Tell PyTorch to do an in-place operation by using an underscore after an operation's name

Tell PyTorch to do an in-place operation by using an underscore after an operation's name

This video will show you how to tell PyTorch to do an in-place operation by using an underscore after an operation’s name.

First, we import PyTorch.

```
import torch
```

Then we print the PyTorch version we are using.

```
print(torch.__version__)
```

We are using PyTorch 0.3.1.post2.

Let’s now create a PyTorch tensor for our example.

```
pt_tensor_ex = torch.Tensor([2, 3, 4])
```

So we use torch.Tensor.

It’s going to be a tensor of size 3 – the number 2, the number 3, the number 4 – and we assign it to the variable pt_tensor_ex.

Let’s print the pt_tensor_ex Python variable to see what we have.

```
print(pt_tensor_ex)
```

We see that it’s a torch.FloatTensor of size 3 and the numbers 2, 3, 4.

Let’s now create a second tensor, torch.Tensor.

```
pt_tensor_to_add = torch.Tensor([8, 7, 6])
```

The elements will be 8, 7, 6, and we’re going to assign it to pt_tensor_to_add Python variable, and we’re going to use this to add to our first tensor.

Let’s print pt_tensor_to_add to see what it is:

```
print(pt_tensor_to_add)
```

and we see that it’s a torch.FloatTensor of size 3 – 8, 7, 6.

So if we were doing a normal PyTorch tensor addition:

```
pt_normal_sum_ex = pt_tensor_ex.add(pt_tensor_to_add)
```

we pass in the first tensor, then we say dot add, then we pass in the second tensor, and we assign the result to the Python variable pt_normal_sum_ex.

Let’s print the pt_normal_sum_ex Python variable to see what we have.

```
print(pt_normal_sum_ex)
```

We see 10, 10, 10.

So 2 plus 8 is 10, 3 plus 7 is 10, 4 plus 6 is 10.

If we look at the initial pt_tensor_ex to see if it’s changed:

```
print(pt_tensor_ex)
```

we see that it hasn’t changed.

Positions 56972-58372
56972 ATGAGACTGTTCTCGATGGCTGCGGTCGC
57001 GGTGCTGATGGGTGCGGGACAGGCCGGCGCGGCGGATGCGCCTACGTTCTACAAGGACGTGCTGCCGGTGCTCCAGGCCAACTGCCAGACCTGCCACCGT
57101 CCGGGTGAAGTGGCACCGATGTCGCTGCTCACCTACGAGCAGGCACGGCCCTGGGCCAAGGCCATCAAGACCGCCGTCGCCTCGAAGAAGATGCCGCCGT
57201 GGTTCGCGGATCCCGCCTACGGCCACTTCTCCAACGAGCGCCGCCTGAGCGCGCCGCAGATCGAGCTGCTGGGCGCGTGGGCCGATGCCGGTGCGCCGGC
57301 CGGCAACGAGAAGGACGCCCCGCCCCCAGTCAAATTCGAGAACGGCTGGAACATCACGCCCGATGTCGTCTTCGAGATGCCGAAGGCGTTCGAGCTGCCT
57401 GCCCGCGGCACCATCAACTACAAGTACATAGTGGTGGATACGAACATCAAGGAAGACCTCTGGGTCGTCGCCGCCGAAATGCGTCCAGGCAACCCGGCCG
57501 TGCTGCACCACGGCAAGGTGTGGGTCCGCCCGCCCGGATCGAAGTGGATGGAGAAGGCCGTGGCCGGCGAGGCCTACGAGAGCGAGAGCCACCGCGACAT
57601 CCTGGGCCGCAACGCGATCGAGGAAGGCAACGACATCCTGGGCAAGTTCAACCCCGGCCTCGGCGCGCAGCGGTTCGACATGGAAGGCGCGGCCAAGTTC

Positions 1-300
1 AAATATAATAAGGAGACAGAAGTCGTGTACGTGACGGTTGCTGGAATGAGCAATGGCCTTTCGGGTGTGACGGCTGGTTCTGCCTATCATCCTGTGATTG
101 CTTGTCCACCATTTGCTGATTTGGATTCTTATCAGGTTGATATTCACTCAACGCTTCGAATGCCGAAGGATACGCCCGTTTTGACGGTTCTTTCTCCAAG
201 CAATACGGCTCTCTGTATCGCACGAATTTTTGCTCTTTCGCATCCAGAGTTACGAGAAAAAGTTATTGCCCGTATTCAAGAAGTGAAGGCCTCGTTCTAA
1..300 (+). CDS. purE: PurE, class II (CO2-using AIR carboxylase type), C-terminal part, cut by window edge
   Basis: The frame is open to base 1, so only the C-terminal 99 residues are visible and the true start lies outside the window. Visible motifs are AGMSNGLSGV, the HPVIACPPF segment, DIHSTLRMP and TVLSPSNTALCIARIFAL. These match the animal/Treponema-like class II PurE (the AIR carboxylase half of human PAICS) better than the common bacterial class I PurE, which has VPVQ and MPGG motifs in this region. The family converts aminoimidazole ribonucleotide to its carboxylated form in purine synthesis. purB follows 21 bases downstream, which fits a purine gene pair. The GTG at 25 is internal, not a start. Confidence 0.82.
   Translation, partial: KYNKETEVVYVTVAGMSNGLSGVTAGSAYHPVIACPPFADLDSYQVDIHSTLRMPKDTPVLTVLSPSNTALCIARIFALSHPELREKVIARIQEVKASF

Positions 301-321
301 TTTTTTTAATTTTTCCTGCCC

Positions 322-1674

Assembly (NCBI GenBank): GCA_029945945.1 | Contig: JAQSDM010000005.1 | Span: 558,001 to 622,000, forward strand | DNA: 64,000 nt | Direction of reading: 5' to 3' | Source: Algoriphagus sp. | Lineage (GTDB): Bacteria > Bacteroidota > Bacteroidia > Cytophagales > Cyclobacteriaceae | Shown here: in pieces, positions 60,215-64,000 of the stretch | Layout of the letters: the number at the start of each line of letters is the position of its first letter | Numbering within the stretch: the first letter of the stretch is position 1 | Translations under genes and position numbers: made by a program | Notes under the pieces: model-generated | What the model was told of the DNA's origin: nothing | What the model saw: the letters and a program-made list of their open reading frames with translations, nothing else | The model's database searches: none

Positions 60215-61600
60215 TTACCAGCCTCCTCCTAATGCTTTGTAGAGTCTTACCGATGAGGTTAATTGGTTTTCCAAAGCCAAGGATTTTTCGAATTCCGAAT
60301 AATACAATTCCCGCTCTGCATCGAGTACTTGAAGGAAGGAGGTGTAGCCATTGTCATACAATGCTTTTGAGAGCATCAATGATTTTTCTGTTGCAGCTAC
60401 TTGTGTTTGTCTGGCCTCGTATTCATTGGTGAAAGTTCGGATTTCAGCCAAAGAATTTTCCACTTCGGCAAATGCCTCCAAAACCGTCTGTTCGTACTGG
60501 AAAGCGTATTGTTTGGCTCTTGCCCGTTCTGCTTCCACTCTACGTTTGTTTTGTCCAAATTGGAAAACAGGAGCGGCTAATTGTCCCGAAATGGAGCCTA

It’s still 2, it’s still 3, and it’s still 4.

So when we use the PyTorch add operation, it returned a new tensor and then do in-place operation.

In this video, we want to tell PyTorch to do an in-place operation.

So what we’re going to do is we’re going to do an in-place addition using an underscore.

So rather than using the PyTorch dot add operation, we’re going to use the PyTorch dot add operation with this underscore.

So what we’re saying here is that we’re going to pass in our pt_tensor_ex, we want to do an in-place addition with our second tensor, then we’re going to assign that to the Python variable pt_in_place_sum_ex.

```
pt_in_place_sum_ex = pt_tensor_ex.add_(pt_tensor_to_add)
```

We check the variable assignment, so we’re going to print the pt_in_place_sum_ex to see what it is:

```
print(pt_in_place_sum_ex)
```

and we see that it’s 10, 10, 10, which is what we would expect.

It’s a torch.FloatTensor of size 3.

However, what we really want to see is we want to check what happened to our initial pt_tensor.

Because we said pt_tensor_ex.add with an underscore, so we were telling PyTorch to do an in-place operation, we should expect that this has changed from being 2, 3, 4 to 10, 10, 10.

```
print(pt_tensor_ex)
```

So it did the addition in place, so it changed the value of the pt_tensor_ex.

Perfect - We were able to tell PyTorch to do an in-place operation by using an underscore after an operation’s name.

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